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Westwood and Rees-Mogg do not deserve this vilification

We have witnessed the rise of the clownocracy. But issues arise when ridicule replaces serious scrutiny

Faux posh boy Jacob Rees-Mogg. Photo: Colin McPherson/Corbis.

Vivienne Westwood, a working-class woman who changed how Britain looked and thought, does not deserve your opprobrium (Multicultural Man, TNE #322). Certainly not for daring to have made a lot of money through her talent and business acumen and therefore dying “in one of the finest early 18th-century houses in south London”.
Shelley Carr

The range, the audacity and the quality of Vivienne Westwood’s work make her a hero of our times. Yes, she said and did some questionable things, but so, I dare say, has Will Self.
Alison Hollyhead

Many thanks to whoever had the wisdom to promote Will Self from his usual back-page slot and allow him the opportunity to produce such a magnificent demolition job on Jacob Rees-Mogg in TNE’s festive bumper edition (“The Fake”, TNE #322).

There are a number of loathsome characters we must thank for the 2016 referendum result that has resulted so spectacularly in so much damage, and Rees-Mogg certainly deserves a large share of responsibility. I hope that in 2023 Will gets many more chances to analyse so brilliantly more of those responsible for bringing this country so low; there is much work for him to do!
Barry Neale
Letchworth Garden City

Will Self didn’t really nail Rees-Mogg. His literary allusions and stylised prose missed targets that a more direct approach couldn’t fail to hit.

Rees-Mogg is a fake on a very simple level. He pretends to be what he is not. No person who takes themselves as seemingly seriously as Rees-Mogg could fail to see that his persona is a parody, pretence, an act; because what he pretends to be is preposterous. I had hoped Will Self would approach his subject from a Debordian perspective; Rees-Mogg the spectacle.

Having said all this, I am a self-confessed Will devotee, and particularly enjoyed his description of the Queen consort haring past him on the way to Brixton.
Jeff Watkins

I am no admirer of Jacob Rees-Mogg, but shame on you for giving Will Self five pages to mount a remorselessly repulsive ad hominem attack on him. At the end, and I am finding it hard to believe I am about to type the next five words, my sympathies were with JR-M: l felt only contempt for his character assassin.

One section I found particularly offensive was the attack on JR-M’s Catholicism. This in a land with centuries of institutionalised anti-Catholic discrimination and bigotry, a land that cold-bloodedly (in some cases, gleefully) starved a million Catholics to death and drove two million into exile, a land where until recently there was open, widespread discrimination against Catholics in the housing and employment sectors.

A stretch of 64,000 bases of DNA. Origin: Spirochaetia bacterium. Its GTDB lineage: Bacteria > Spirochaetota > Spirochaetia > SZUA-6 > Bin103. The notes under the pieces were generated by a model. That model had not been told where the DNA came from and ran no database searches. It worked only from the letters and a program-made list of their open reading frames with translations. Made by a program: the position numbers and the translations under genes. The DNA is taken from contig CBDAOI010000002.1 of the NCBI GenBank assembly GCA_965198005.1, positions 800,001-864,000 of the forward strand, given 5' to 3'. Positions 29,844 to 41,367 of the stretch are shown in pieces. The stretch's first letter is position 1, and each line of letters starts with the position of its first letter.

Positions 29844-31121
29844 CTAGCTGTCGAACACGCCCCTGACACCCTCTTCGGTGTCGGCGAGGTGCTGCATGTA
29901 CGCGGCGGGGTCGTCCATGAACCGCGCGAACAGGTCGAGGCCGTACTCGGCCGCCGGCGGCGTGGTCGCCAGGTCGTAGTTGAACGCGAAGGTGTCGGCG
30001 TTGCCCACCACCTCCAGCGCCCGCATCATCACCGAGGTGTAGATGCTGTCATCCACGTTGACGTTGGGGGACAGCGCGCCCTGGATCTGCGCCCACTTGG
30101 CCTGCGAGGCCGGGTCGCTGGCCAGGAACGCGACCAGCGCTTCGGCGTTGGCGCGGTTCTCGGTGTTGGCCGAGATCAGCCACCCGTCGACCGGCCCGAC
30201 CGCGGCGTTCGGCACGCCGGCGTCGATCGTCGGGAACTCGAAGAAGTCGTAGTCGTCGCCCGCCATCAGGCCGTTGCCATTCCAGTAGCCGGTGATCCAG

Francis Toolis

Will Self is one of my favourite contributors to TNE. So I was disappointed to find his exposé of Jacob Rees-Mogg complaining that Rees-Mogg’s home is visited by people with personalised number plates. Really? It’s a bit like damning Hitler for his artistic flaws.

In recent years we have witnessed the rise of the clownocracy; political manipulators with laughable public personas who for the first time are able to use major funds to influence the democratic process for their own benefit using social media.

Let’s not be deceived by the brightly coloured clown car: there is real menace here that thrives when ridicule replaces serious scrutiny.
Roy Abel
Newtonmore, Inverness-shire

Happy 2023!

Your toilet front page (TNE #323) just shows why we need a big movement against Brexit.
Chris Purcell

It is all too easy, like Jonty Bloom (“The worst is yet to come”, TNE #323), to enter 2023 with a feeling of impending doom. But, readers, how wrong that would be!

An email from the Conservatives paints quite a different picture. In it, one is informed by no less an individual than the cabinet minister Nadhim Zahawi himself, of the following:

“We’ve recruited over 15,300 extra police officers… we’ve recruited 34,000 additional NHS staff to clear the Covid backlogs. We’ve increased the budget for schools by £4bn over the next two years. And we did it all while securing new trade deals with 71 countries.”

Res miranda! May I remind readers that in May, local electors will have a chance to elect new councillors. A vote for any councillor is a vote for the party they represent. Choose your parallel universe wisely.
Carol Hedges
Harpenden, Herts

While “the worst is yet to come”, Rishi Sunak’s first pledge of 2023 is that everyone will have to study maths until they are 18. This is clearly a higher priority than properly funding the NHS, ensuring there are enough skilled people to address the manifold staffing shortages across many sectors while making sure we have tariff- and hindrance-free access to the EU single market, ensuring everyone can eat and heat their home (if indeed they have one), resolving labour disputes and making sure the Nolan principles are adhered to.

The UK’s record of achievement in maths is appalling, but making people study even longer to achieve the same desultory outcomes is not sensible.

Most European countries, not to mention those further afield, have much better outcomes from their teaching of maths. I wonder if it has something to do with how those other countries motivate young people to want to teach maths, train their maths teachers, how much they pay them, their career opportunities and whether they can afford to live on their salary? Living on a salary will never be a concern for Sunak. I wonder if he can do the sums to calculate his family’s wealth – I suspect the calculator runs out of zeros.